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Number of Regional Planning Commissions serving rural areas: 10 Total annual funding: $150,000 – $250,000 (80% federal funds, 10% state match, 10% local match) Date established rural transportation planning program: 1992 In 1992, the Vermont Agency on Transportation (VTrans) launched the new Transportation Planning Initiative that was specifically designed to move the state transportation planning process to the local and regional levels in the rural portions of the state. This involved creating expanded opportunities for citizen input as well as a forum for local officials to affect state planning and investment decisions.

VTrans partnered and contracted with the state’s 11 regional planning commissions (RPCs) to implement the new program consistently across the state, since these regional groups already had years of regional planning experience and established credibility with local officials and the public.  Of the 11 total RPCs in Vermont, 10 serve rural areas, and one serves as the state’s only MPO.[1]

The RPC process was also set up to help the agency comply with both the 1991 Intermodal Surface Transportation Efficiency Act and state laws (Act 250 and Act 200) enacted in the 1970s and 1980s that require state agencies to conduct extensive public outreach on infrastructure projects with land use implications. In 2007, the state legislature also passed a bill codifying the RPCs’ role of performing rural transportation planning work in order to ensure that local consultation requirements were met.[2]  The RPCs’ transportation work is funded through an allocation of FHWA statewide planning and research funds, disbursed according to a formula based on population, number of towns served, and highway mileage. [3]  Special studies relating to transit planning are sometimes funded through FTA planning grants, with match provided by local transit agencies or other sources.[4]

As part of the annual work program, the RPCs operate transportation advisory committees composed of community officials, public transportation providers, interest groups and individual citizens. The RPC staff also attend local meetings, such as selectboard, planning commission, conservation commission, or other business and civic group meetings to gather input and provide information about transportation issues.  They prepare long-range transportation plans that identify the goals and objectives for all forms of transportation for up to a 20-year horizon. They identify and prioritize projects for implementation as part of the STIP, plus they conduct studies on specific transportation problems and issues as needed.[5]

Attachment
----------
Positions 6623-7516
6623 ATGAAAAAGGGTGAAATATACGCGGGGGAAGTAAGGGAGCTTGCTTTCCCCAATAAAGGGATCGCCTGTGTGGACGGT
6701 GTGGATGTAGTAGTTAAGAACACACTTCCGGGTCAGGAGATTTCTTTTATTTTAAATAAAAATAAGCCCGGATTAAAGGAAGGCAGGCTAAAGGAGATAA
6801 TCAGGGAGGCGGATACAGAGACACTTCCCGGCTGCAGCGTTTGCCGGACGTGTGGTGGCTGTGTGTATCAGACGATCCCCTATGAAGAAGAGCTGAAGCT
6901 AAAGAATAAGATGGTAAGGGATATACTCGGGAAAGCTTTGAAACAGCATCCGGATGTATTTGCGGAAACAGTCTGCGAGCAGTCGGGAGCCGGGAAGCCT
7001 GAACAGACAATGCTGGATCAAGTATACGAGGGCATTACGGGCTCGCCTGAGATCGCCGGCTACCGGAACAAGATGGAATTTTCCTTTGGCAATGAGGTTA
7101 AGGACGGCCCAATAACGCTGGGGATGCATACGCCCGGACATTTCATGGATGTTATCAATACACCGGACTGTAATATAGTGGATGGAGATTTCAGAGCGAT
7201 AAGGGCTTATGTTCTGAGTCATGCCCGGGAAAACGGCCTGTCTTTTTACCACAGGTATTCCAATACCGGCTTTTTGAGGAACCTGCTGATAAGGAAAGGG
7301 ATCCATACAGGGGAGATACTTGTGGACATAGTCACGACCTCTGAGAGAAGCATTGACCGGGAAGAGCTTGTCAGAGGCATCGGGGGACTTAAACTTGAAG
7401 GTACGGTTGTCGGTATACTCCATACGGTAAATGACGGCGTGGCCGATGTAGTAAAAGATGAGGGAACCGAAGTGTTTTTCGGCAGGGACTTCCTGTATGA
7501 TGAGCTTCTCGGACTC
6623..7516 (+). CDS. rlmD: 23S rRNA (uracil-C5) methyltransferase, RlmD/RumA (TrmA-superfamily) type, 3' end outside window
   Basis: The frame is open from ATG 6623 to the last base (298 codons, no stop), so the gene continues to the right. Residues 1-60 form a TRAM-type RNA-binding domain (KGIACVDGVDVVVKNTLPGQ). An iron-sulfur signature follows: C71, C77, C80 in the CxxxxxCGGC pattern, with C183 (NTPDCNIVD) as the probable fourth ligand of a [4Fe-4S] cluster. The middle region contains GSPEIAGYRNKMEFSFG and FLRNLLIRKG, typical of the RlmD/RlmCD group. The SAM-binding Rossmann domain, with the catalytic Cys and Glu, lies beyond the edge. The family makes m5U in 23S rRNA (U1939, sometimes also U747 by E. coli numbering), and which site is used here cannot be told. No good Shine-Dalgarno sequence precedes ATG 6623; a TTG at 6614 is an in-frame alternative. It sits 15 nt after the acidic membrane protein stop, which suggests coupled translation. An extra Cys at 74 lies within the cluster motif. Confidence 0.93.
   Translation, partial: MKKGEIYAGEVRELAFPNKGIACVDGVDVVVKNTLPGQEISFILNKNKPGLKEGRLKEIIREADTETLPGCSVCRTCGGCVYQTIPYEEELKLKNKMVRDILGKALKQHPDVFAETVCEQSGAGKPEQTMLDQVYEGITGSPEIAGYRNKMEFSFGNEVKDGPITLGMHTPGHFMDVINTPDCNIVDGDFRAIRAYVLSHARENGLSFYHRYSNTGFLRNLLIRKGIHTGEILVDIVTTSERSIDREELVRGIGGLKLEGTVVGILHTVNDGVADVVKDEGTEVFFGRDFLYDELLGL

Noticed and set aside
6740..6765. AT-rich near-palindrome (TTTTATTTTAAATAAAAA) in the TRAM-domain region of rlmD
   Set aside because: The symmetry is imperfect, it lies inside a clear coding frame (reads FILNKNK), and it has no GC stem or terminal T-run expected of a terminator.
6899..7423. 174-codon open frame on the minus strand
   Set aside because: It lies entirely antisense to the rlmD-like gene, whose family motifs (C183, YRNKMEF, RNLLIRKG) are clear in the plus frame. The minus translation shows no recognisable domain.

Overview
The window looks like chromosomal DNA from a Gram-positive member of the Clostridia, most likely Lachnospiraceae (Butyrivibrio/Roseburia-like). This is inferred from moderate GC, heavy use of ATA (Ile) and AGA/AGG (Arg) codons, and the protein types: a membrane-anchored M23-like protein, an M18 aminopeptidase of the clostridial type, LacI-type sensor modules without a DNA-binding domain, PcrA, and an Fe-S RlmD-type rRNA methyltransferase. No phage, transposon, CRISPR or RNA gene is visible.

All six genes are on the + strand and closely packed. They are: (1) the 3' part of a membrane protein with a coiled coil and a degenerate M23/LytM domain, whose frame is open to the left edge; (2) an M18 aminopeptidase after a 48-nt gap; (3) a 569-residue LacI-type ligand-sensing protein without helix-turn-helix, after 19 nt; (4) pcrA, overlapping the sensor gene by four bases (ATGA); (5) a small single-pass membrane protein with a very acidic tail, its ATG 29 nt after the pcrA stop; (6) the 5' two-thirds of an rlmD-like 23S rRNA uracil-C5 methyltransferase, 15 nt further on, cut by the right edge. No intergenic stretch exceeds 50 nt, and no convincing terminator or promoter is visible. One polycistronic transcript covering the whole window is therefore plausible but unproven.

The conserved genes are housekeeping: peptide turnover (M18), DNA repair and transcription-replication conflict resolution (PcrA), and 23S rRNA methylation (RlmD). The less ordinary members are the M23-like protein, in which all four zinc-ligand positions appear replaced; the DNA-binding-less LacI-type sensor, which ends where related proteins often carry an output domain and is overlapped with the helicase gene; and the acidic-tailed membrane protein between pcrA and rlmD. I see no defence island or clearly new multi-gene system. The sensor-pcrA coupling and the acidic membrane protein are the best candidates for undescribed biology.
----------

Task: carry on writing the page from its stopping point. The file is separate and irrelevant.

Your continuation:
Map of Vermont's regional planning commissions boundaries
Click to enlarge (Map courtesy Vermont Association of Planning & Development Agencies)

Assistance to localities on transportation issues is an important part of the Transportation Planning Initiative, with 37 percent of the state’s regional planning budget spent on local technical assistance such as scoping studies and bridge, culvert, sidewalk, and sign inventories.[6]  The RPCs conduct traffic counts at the request of either VTrans or local towns, as well as conducting bicycle and pedestrian counts, and highway sufficiency rating data, occupancy counts at park and ride facilities, and other data collection and analysis to support planning.[7]  The RPCs also support transit planning, safety efforts, scenic byways, rail trail councils and other groups, and other efforts that meet local needs.[8]

As part of the planning process, the RPCs work together on projects that cross jurisdictional boundaries, such as ski country, regional rail and snowmobile issues. They are helping the state work with local communities to develop multi-modal projects and solutions, with the goal of establishing more intermodal connections in the future. The RPCs facilitate improved dialogue between the state and local communities, which may be one of their most valuable contributions as they work to ensure that top-down decisionmaking has valuable local input and that localities receive technical assistance to benefit their own transportation decisions and investments.[9]

Following the significant damage that occurred to state and local infrastructure when Tropical Storm Irene hit Vermont in 2011, VTrans engaged the RPCs to assess needed local road repairs, while the state agency focused on state-owned roads.  The responsibilities the RPCs took on in the immediate aftermath of the storm went beyond their typical transportation activities at the time.  However, the state agencies and RPCs have taken steps to formalize the regional roles following a disaster and continue to participate in training to implement the state’s after action report.[10]  Project development work relating to both recovery and resilience have become routine responsibilities, as the RPCs work with towns to analyze roads at risk of flooding and options for improving them.  Bank stabilization along roadways, road relocation, road lowering, and roadway erosion analysis are some of the ways transportation resilience is built into the RPCs’ work in transportation planning, community development, and environmental planning.[11]

For more information on Vermont’s RPCs, visit


[1] Vermont Association of Planning & Development Agencies (2015). VAPDA Annual Report

[2] Personal communication with Peter Gregory, 2012

[3] RPC Allocation Calculator

[4] Two Rivers-Ottauquechee Regional Commission (2015). Transportation Planning Initiative FY 2016 Work Program and Budget




[8] TRORC; Northwest RPC (nd). “Transportation Planning,”


[10] TRORC

[11] Personal communication with Rita Seto, Dan Currier, February 2016

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